A new study shows Utahns have to make about $37,000 a year to afford a two-bedroom apartment without breaking the bank.
To rent a two-bedroom apartment — including utilities — a Utah household needs to make about $18 an hour, according to new research out today from the National Low Income Housing Coalition. To put it in perspective, that number is up 75 cents in the last year, and most renters in Utah make about $14 an hour. The minimum wage is $7.25.
Democratic State Rep. Joel Briscoe said he's worried it's becoming increasingly difficult to find a place to live for low-income people, especially those who are exiting homelessness.
“This is not a Utah issue, this is like the opioid crisis. This is nationwide,” Briscoe said. “But Utah can’t ignore this and we can’t wish this away. Magical thinking is not going to produce more affordable housing in Utah.”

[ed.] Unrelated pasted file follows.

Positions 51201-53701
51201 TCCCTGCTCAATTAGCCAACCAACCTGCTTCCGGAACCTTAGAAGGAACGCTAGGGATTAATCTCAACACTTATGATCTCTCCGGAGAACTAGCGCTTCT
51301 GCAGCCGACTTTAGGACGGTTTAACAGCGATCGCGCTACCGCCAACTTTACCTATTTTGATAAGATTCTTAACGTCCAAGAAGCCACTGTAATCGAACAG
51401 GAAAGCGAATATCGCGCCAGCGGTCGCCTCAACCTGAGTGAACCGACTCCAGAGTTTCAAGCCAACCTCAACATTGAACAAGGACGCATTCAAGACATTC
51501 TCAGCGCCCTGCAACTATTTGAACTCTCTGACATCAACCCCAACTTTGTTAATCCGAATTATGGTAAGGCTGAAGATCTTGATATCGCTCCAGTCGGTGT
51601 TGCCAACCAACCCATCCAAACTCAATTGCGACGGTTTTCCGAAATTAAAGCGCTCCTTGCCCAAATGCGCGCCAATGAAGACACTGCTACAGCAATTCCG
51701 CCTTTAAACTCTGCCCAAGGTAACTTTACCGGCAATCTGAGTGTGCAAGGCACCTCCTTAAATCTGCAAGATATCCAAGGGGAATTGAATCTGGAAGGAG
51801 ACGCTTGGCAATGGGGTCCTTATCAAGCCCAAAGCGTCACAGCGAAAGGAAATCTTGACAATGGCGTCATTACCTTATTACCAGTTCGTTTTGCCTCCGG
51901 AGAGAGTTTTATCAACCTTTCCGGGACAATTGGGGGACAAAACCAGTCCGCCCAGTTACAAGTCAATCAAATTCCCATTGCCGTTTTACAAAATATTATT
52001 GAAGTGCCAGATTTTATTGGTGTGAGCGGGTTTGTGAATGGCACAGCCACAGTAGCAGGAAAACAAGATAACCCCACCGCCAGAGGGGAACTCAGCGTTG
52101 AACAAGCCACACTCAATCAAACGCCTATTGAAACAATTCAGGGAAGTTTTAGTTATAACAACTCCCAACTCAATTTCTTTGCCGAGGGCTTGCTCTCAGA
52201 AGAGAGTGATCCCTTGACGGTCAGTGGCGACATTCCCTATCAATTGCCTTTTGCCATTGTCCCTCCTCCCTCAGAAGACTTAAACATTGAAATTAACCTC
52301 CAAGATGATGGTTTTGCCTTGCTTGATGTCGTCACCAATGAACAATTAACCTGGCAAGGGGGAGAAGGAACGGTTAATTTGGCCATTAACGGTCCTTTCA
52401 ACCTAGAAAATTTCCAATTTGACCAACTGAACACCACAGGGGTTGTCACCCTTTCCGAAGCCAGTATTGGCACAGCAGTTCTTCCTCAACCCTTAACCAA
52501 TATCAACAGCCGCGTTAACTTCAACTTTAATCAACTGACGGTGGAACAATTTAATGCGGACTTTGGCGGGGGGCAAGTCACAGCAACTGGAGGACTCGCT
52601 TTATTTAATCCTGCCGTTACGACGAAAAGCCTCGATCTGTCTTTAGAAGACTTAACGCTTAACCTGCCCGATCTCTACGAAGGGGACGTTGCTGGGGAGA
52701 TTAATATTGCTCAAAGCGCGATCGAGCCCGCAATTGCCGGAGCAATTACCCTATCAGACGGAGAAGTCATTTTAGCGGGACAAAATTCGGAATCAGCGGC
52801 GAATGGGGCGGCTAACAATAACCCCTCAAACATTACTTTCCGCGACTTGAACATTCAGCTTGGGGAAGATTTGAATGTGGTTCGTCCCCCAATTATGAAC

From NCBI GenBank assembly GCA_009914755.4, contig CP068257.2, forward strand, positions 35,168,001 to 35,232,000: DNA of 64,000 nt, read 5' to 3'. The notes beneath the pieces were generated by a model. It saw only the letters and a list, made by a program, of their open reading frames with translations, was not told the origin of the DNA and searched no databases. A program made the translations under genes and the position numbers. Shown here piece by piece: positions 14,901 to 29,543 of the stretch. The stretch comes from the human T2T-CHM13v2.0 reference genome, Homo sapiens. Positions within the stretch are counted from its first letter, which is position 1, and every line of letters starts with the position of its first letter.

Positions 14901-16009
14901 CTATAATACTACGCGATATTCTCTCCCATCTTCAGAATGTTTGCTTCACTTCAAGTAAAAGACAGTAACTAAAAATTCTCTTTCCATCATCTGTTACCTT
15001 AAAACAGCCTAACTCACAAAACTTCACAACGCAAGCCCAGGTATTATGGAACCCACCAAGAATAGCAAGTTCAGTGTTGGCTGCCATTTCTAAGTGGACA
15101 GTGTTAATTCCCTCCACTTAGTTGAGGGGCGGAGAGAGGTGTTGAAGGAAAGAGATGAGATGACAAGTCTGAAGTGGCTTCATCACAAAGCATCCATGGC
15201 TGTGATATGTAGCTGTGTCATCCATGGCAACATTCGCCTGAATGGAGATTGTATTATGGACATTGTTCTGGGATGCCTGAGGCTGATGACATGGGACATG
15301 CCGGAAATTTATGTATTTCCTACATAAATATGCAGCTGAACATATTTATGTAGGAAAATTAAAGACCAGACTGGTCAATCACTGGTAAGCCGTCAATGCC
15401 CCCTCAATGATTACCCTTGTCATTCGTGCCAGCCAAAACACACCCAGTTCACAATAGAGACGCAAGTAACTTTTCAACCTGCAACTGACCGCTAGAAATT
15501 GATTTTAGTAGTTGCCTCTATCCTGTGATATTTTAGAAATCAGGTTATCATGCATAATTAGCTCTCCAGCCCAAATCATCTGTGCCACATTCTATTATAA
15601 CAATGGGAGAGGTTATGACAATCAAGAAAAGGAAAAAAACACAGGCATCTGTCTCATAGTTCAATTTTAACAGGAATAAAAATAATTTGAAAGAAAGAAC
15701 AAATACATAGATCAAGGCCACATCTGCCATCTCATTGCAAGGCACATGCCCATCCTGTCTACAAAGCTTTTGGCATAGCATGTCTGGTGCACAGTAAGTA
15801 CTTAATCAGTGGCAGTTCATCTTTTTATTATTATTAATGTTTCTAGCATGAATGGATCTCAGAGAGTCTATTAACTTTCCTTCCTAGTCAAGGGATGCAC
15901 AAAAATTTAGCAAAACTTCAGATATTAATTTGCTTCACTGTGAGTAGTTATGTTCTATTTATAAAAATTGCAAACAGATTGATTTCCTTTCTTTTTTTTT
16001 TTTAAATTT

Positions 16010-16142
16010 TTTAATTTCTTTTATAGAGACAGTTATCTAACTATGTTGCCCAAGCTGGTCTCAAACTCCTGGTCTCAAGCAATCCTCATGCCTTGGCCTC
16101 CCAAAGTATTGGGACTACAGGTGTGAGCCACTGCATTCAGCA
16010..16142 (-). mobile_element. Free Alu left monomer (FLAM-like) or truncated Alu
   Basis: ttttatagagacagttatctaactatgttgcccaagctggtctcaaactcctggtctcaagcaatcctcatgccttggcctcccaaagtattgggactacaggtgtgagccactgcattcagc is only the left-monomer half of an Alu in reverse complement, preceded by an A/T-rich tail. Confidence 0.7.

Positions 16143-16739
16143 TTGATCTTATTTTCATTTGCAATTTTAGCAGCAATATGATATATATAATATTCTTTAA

Briscoe is calling for more state funding for affordable housing, and he noted Massachusetts recently bonded $2 billion for housing in that state.
Utah’s faced an affordable housing shortage for some time. Lawmakers went into the 2018 legislative session knowing the state had a 40,000-unit affordable housing gap, but left without taking meaningful action. Plus, housing vacancies are at historic lows in Salt Lake City.
Briscoe said zoning laws are also a barrier: A lot of neighborhoods don’t allow for multi-family housing.
Ashley Hoopes is Executive Director of Circles Salt Lake where she helps connect low-income families to resources that help lift them out of poverty.
“When you have zoning that exists that doesn’t allow for people to rent their basement apartment or their mother-in-law apartment or put an apartment over the garage, it really prevents these families from having a chance,” Hoopes said.
Utah’s doing slightly better than some of its Western neighbors.
According to the recent study, Colorado renters need to make about $24 an hour to afford a two-bedroom apartment. In Nevada and Arizona it’s about $19 an hour.